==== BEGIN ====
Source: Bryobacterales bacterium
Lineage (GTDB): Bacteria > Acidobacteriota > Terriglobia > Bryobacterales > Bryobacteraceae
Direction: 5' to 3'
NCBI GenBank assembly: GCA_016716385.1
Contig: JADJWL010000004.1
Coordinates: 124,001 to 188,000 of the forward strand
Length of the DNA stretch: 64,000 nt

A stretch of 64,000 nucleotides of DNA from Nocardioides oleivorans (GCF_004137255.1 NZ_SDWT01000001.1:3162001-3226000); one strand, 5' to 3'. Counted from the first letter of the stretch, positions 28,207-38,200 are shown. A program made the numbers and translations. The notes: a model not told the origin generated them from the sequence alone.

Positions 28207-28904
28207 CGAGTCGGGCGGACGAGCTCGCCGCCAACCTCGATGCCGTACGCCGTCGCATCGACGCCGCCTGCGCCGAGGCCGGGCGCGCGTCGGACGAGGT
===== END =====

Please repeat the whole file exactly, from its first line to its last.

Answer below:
Source: Bryobacterales bacterium
Lineage (GTDB): Bacteria > Acidobacteriota > Terriglobia > Bryobacterales > Bryobacteraceae
Direction: 5' to 3'
NCBI GenBank assembly: GCA_016716385.1
Contig: JADJWL010000004.1
Coordinates: 124,001 to 188,000 of the forward strand
Length of the DNA stretch: 64,000 nt

A stretch of 64,000 nucleotides of DNA from Nocardioides oleivorans (GCF_004137255.1 NZ_SDWT01000001.1:3162001-3226000); one strand, 5' to 3'. Counted from the first letter of the stretch, positions 28,207-38,200 are shown. A program made the numbers and translations. The notes: a model not told the origin generated them from the sequence alone.

Positions 28207-28904
28207 CGAGTCGGGCGGACGAGCTCGCCGCCAACCTCGATGCCGTACGCCGTCGCATCGACGCCGCCTGCGCCGAGGCCGGGCGCGCGTCGGACGAGGT